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    Very much agree. I also think this is why design seems to be so underrated on the CM side of the board (and boards like it, such as AAAC and The London Lounge). Partly because it's easier to when you're dealing with a set of clothes that have a relatively narrower range of designs, but also because design seems less macho than talking about quality.

    People new to fashion seem to want to make sure they're getting some kind of objective quality for their money. Like you might want to consider if you were buying a car (is this thing going to break down on the highway). But so few of the brands talked about on this board break down in a consistent and meaningful way.


    TBH, I don't think I've ever seen a high-end garment with varying stitch tension. I have with cheap stuff made in Mexico, but that stuff isn't discussed here. I also don't know if finer stitch density for similar weight leather is necessarily a good thing. Leather has other properties that might require a lower stitch count, and I don't know how a general consumer is supposed to judge that without some very sophisticated machinery. As you know, there are ways to test the strength of a leather (which would affect a manufacturer's decision on stitch densities), but those machines require training to operate and something like $100,000+ to buy.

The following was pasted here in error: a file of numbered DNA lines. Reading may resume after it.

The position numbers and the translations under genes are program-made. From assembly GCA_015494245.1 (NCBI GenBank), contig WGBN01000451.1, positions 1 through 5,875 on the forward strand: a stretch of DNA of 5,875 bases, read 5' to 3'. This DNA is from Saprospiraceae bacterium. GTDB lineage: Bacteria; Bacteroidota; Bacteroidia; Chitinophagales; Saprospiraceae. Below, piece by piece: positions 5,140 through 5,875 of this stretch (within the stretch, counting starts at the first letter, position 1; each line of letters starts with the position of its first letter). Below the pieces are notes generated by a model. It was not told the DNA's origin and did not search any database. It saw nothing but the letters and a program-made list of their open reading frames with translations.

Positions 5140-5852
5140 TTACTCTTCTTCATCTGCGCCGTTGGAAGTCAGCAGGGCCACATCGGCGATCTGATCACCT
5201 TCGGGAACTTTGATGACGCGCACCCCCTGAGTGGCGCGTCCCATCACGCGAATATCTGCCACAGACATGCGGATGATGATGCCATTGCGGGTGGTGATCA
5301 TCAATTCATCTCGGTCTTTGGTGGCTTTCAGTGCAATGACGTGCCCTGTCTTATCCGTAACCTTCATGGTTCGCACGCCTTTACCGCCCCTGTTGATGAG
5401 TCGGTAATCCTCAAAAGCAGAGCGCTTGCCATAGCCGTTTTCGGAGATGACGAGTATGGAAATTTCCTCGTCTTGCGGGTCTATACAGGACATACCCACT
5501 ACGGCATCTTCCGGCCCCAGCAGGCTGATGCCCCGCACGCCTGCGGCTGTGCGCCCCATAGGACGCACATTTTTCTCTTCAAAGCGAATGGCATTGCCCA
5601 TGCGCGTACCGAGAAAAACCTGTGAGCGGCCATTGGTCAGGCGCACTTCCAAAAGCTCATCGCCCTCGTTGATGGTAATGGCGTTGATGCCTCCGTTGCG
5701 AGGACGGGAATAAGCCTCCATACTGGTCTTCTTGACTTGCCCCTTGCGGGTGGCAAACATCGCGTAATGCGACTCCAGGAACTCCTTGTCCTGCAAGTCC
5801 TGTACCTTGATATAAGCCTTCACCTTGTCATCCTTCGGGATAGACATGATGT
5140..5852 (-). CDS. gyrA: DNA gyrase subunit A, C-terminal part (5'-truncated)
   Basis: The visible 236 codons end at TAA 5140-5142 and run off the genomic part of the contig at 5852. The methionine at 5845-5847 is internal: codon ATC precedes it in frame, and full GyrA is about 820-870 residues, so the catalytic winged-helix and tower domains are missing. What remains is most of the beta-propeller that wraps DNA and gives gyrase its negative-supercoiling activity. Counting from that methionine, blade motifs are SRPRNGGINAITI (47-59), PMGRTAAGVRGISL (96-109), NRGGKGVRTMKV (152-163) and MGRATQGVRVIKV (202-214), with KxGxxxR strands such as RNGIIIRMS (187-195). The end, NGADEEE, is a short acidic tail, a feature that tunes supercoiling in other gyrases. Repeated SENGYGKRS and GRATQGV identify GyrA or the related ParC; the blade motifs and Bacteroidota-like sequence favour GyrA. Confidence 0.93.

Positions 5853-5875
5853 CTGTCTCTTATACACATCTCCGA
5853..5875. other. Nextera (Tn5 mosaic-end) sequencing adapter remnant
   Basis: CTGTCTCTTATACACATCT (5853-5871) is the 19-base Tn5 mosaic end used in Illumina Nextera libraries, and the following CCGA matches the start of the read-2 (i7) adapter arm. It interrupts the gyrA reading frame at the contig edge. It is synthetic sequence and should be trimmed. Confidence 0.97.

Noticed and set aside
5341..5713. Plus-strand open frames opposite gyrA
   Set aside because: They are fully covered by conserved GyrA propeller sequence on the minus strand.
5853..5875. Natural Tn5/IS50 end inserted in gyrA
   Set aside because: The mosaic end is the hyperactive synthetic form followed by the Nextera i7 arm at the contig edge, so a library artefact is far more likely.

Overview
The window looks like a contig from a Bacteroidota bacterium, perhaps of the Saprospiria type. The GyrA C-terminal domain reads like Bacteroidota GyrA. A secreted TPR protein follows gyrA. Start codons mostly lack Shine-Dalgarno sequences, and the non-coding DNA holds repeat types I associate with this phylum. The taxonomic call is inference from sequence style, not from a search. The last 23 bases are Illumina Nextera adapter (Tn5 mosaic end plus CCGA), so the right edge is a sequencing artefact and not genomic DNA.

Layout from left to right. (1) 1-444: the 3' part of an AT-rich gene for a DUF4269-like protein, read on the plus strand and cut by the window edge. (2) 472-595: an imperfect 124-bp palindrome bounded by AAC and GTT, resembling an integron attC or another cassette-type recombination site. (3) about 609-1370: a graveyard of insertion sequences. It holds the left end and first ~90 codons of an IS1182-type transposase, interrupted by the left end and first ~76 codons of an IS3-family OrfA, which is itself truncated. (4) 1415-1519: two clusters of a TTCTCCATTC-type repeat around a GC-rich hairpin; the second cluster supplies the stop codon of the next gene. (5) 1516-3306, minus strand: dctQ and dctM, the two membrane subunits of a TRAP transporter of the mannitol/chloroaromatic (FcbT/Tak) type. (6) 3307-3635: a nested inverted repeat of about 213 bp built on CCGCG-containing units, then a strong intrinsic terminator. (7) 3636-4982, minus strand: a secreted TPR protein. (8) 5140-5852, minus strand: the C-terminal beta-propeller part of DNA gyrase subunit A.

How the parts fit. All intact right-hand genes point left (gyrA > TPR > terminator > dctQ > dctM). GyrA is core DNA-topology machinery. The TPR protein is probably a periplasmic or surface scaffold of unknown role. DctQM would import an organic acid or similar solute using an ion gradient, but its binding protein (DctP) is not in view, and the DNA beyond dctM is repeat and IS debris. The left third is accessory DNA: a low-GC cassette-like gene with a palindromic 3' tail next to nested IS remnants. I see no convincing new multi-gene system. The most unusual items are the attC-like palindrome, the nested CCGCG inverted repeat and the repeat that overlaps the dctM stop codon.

I assume Vanson and Aero hold up fine, esp for those of us on clothing forums who rarely ride bikes. I would think the biggest difference then is in design. Meaning, what looks better on someone.


    This is exactly the kind of vague language that I wish was defined more. No idea what this kind of stuff means, TBH.
     
    Last edited: Oct 17, 2014
  10. Adroit

    Adroit Senior member

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    Precision in cut and stitching. My Aero jacket has cuts and stitching that are not straight. In contrast, my RMC jackets have precise, flawless cuts and stitching. I am not suggesting that RMC has cornered the market on precise manufacturing. I am merely using RMC as an example.

    For me, "quality" is a function of leather quality, manufacturing precision, and hardware; and leather quality is a function of density, durability, pliability, tanning, texture, grain, finishing, and subjective character. Certain components of leather quality lean more towards the objective, whereas other components of leather quality are clearly more subjective. In contrast, manufacturing precision is largely objective.
     
  11. dieworkwear